DSW Student Will Wong Puts Child Advocacy in the Spotlight with Wednesday's Child
When you work for the nation’s largest child protective services agency that responds to over 14,000 allegations of abuse and neglect monthly; and has over 35,000 children receiving child welfare services, a focus on compliance has the tendency to overtake the practice of advocacy. Out of necessity, workers focus on the “explicit” practice of service delivery where sensitivity, compassion, developing therapeutic relationships and engagement drive the successes of those explicit goals. Other aspects of social work, such as those related to advocacy for broader results than a safe home can take a back seat. Achieving the delicate balancing of compliance and advocacy can be tricky, however the effort can result in notable collateral benefit for an agency and its social workers, beyond meeting the primary permanency needs for a child, while promoting social justice.
Over the last 12 years, I’ve had the privilege of coordinating a media based adoption recruitment program called Wednesday’s Child – a weekly news segment produced in partnership with a local news station. The program focuses on finding adoptive families for overlooked children in foster care who are categorized as the hardest to place (older children, sibling sets or children with specialized developmental and/or medical needs). Its success is driven by activities of advocacy on behalf of establishing permanency for the children. Informed by a strengths perspective, each media segment is tailored specifically to the needs of each child or sibling set. A critical part of this process involves depicting the youth filmed in a therapeutic environment that promotes their strengths.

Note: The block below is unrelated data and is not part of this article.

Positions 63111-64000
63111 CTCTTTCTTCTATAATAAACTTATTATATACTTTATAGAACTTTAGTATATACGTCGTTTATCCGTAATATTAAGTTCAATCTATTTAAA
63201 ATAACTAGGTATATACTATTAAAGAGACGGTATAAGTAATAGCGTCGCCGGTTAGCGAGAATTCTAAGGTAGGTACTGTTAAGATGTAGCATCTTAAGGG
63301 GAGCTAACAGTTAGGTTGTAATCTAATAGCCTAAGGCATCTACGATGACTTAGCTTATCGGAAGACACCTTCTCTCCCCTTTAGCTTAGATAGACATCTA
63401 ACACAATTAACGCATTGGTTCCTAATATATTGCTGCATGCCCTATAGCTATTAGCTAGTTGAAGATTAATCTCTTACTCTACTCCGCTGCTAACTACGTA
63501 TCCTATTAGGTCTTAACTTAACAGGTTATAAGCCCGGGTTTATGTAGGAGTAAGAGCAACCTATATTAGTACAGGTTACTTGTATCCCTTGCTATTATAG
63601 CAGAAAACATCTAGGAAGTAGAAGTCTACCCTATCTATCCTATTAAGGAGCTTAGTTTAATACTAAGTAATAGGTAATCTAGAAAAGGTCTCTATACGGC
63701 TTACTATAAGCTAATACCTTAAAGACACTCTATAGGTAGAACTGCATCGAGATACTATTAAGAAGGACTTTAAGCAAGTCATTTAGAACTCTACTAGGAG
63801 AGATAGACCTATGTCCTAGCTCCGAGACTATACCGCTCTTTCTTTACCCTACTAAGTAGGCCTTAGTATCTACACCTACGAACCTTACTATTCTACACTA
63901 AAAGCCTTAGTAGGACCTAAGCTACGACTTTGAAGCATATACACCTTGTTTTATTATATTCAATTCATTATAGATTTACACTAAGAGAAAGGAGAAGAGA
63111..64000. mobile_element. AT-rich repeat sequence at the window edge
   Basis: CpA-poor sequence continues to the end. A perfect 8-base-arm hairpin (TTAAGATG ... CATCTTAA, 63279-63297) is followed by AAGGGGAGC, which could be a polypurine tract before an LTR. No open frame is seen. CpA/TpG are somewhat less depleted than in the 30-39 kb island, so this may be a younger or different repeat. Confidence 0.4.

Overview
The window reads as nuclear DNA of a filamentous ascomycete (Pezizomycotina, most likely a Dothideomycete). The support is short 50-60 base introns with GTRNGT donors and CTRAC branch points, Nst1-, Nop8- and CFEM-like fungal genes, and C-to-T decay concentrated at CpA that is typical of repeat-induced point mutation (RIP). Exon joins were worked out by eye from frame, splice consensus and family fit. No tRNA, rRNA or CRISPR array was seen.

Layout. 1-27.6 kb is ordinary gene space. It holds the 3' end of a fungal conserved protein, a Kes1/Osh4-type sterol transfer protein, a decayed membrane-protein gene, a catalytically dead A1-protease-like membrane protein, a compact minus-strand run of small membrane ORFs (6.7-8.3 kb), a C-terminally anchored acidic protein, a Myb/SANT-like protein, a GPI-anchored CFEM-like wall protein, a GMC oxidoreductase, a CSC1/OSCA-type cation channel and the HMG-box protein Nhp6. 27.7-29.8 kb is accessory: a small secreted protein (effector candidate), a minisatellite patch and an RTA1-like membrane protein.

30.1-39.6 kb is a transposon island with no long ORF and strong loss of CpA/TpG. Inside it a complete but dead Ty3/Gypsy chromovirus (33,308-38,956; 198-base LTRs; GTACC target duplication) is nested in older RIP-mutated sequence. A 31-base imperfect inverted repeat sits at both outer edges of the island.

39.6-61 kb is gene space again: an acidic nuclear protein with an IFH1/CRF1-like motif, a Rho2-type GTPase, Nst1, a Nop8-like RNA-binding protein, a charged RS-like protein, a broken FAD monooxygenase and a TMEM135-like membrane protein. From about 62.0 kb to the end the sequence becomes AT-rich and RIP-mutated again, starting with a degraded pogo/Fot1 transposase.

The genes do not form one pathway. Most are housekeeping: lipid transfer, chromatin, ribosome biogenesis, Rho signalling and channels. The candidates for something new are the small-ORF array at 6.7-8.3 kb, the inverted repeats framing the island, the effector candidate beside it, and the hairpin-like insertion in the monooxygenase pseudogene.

Depending on the needs of the children, a typical shoot can simply be visiting a soda fountain for a root beer float. For a child interested in federal law enforcement, perhaps a day with the FBI might be in order or a flight on the Good Year Blimp for a kid who wants to be a pilot when he/she grows up. Because each shoot is tailored for the specific needs of a child, it has relevance for them and our efforts send them an important message that they matter.